Once upon a time, these preserved human and animal brains were once lovingly studied by Soviet-era neuroscientists. But when the lab was abandoned — perhaps in a hurry — these lonely brains were left behind.
There are few details on this abandoned neuroscience lab, so we’ll have to take the photographer’s word that it’s the real deal. Supposedly, this former Soviet laboratory sits in Moscow, where it was operated by the army. Some time after the lab was hastily abandoned, it was sealed off. But civilians who venture inside will see skinned animal heads, slides depicting brain cross-sections, and lots and lots of actual brains amidst the more mundane dirty dishes and glassware. Head over to the Russian blog brusnichka for more macabre photos from the lab.
Thanks to DSM-5’s new definition of General Anxiety Disorder, we can now all be labeled ‘mentally ill’. The psychiatric, and pharmacological industries approve.
To start, let’s go back in time..
In 1994, a study asking a random sample of thousands of Americans about their mental health reported that 15% had ever suffered from anxiety disorders. A 2009 study of people interviewed about their anxiety repeatedly for years raised that estimate to 49.5% — which would translate to about 117 million U.S. adults.
Some psychiatrists say the increase in the prevalence of anxiety from about 4% to 50% is the result of psychiatrists and others “getting better at diagnosing anxiety,” as Dr. Carolyn Robinowitz, a past president of the APA, put it. “People who criticize that are showing their bias,” she said. “When we get better at diagnosing hypertension, we don’t say that’s terrible.”
Critics, including other leading psychiatrists, disagree. They say the apparent explosion in anxiety shows there is something seriously and dangerously wrong with the DSM. Its next edition, due in May, would lower the threshold for identifying anxiety.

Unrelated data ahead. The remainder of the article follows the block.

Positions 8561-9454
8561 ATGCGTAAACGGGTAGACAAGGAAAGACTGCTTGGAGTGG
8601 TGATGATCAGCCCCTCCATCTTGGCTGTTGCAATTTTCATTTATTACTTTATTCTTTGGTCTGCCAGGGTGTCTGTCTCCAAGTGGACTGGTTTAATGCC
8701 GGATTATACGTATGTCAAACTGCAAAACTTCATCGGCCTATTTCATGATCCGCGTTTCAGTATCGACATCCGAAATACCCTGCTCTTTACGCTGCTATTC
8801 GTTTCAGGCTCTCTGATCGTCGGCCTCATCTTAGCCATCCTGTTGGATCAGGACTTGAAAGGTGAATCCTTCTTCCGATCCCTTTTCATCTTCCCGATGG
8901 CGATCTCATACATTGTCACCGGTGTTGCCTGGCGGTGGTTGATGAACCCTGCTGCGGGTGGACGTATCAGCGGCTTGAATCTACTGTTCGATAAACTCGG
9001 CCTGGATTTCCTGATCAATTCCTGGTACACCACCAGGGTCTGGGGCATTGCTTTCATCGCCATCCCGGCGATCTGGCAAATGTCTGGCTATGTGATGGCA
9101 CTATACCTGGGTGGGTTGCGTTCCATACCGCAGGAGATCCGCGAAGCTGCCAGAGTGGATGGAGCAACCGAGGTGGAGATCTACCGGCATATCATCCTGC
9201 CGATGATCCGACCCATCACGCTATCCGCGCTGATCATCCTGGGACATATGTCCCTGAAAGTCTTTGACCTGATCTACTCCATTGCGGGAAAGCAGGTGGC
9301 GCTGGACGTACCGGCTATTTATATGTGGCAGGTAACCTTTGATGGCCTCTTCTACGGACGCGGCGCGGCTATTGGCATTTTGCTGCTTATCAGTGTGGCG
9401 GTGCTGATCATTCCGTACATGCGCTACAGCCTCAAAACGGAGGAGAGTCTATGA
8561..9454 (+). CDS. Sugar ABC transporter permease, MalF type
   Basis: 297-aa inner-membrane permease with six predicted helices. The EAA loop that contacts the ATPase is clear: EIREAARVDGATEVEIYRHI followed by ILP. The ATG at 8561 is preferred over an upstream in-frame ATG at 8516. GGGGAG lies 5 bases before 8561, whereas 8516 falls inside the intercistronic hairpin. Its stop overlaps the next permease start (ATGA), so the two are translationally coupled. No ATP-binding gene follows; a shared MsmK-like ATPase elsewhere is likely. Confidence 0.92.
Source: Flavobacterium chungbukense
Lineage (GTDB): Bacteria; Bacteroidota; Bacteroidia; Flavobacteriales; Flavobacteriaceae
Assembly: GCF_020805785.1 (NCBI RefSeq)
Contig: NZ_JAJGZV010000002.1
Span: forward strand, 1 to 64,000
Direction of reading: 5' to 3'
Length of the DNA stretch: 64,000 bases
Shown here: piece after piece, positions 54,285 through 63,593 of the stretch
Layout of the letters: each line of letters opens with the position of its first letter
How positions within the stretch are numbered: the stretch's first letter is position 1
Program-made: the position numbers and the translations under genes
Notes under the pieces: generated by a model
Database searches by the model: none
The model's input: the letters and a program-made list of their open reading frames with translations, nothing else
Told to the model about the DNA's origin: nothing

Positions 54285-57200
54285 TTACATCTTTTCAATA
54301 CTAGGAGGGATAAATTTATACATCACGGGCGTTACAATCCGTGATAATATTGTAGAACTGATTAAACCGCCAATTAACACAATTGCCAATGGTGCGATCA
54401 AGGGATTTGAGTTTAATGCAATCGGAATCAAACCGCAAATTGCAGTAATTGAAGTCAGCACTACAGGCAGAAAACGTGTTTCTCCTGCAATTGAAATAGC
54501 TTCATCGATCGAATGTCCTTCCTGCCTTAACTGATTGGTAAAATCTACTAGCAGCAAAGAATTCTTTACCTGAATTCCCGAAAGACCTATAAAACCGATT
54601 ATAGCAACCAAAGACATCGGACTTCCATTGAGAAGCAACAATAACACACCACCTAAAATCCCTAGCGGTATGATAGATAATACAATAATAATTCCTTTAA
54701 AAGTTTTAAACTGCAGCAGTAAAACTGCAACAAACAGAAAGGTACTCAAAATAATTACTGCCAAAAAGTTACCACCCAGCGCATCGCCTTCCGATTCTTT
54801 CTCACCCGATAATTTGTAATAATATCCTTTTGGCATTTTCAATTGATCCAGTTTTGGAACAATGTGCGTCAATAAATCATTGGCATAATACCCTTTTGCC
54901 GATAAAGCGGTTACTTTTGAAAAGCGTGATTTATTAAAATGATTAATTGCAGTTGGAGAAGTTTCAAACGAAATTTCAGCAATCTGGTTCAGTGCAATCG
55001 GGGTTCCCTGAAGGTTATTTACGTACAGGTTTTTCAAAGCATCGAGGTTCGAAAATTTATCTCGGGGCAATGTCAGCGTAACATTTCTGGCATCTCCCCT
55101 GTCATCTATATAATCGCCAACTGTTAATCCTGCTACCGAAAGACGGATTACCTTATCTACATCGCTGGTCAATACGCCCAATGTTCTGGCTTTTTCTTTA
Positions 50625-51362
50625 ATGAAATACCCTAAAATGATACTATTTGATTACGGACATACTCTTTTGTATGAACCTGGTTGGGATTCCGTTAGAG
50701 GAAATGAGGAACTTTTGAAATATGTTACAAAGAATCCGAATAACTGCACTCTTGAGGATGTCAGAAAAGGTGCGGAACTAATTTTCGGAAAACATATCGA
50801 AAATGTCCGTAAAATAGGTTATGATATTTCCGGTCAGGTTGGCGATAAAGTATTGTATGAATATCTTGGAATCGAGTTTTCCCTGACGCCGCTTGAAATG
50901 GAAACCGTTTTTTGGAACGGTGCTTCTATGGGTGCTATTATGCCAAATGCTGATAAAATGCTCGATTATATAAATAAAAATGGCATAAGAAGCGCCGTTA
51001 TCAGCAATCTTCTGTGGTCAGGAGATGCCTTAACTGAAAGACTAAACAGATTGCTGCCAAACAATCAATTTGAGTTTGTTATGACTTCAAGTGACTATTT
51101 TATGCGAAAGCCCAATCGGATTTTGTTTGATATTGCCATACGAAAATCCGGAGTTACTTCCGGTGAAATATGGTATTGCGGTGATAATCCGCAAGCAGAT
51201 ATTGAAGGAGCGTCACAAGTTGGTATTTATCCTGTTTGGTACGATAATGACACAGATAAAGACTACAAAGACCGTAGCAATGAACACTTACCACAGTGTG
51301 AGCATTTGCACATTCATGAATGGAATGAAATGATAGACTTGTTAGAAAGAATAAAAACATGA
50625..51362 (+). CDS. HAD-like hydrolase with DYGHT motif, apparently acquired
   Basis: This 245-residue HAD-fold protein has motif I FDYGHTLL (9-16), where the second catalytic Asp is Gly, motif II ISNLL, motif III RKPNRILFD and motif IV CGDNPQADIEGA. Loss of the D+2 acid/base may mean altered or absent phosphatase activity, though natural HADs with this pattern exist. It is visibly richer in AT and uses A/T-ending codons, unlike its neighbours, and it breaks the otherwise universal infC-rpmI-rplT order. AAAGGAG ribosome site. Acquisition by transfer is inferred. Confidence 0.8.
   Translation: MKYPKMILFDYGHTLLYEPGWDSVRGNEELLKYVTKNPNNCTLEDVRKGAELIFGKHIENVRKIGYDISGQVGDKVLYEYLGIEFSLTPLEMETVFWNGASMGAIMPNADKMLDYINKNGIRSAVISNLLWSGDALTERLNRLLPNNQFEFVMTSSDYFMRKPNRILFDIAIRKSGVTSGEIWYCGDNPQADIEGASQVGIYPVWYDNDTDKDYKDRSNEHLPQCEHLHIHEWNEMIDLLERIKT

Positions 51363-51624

The criticism rests on three arguments.
First, the DSM fails to recognize that anxiety is normal and even beneficial in many situations, so it conflates a properly functioning brain system with a pathology.
Second, the DSM’s description of anxiety is more about enforcing social norms than medicine.
Finally, they say, anxiety is adaptive. Its brain circuitry was honed by evolution for a purpose. Only when that mechanism misfires should a person be diagnosed as mentally ill.
But wait, is there any other human emotion more basic than anxiety? Many forms of it simply should not be categorized as disorders — because, they’re just the result of evolution over thousands of years, rather than something going wrong.
When the brain’s anxiety system misfires it can prevent people from functioning, as when someone is unable to leave home, interact with friends and family or walk past even a leashed dog. But the anxiety system is working properly when it makes someone afraid of heights or wild dogs or threatening strangers.
I agree, anxiety or panic symptoms that have been severe, persistent and cause clinically significant distress or impairment need to be diagnosed promptly — we have some great treatment options for them. I don’t oppose people getting treatment, I just think people are much too willing to think they have a disorder that requires treatment.
Under changes for the DSM-5 proposed by experts convened by the APA, symptoms such as excessive worry, restlessness, feeling on edge, avoiding activities that cause anxiety, and being overly concerned about health or finances or family would have to be present for only three months rather than six to justify a diagnosis of Generalized Anxiety Disorder (GAD). And people would have to display one physical symptom, not the current three.
With this, the threshold for GAD is set so ridiculously low — DSM-5 will mislabel as mentally ill many people who are experiencing no more than the normal and expected worries of everyday life.
The use of mobile tablet computers was associated with improvements in perceived and actual efficiency among residents, according to the findings of a single-institution study.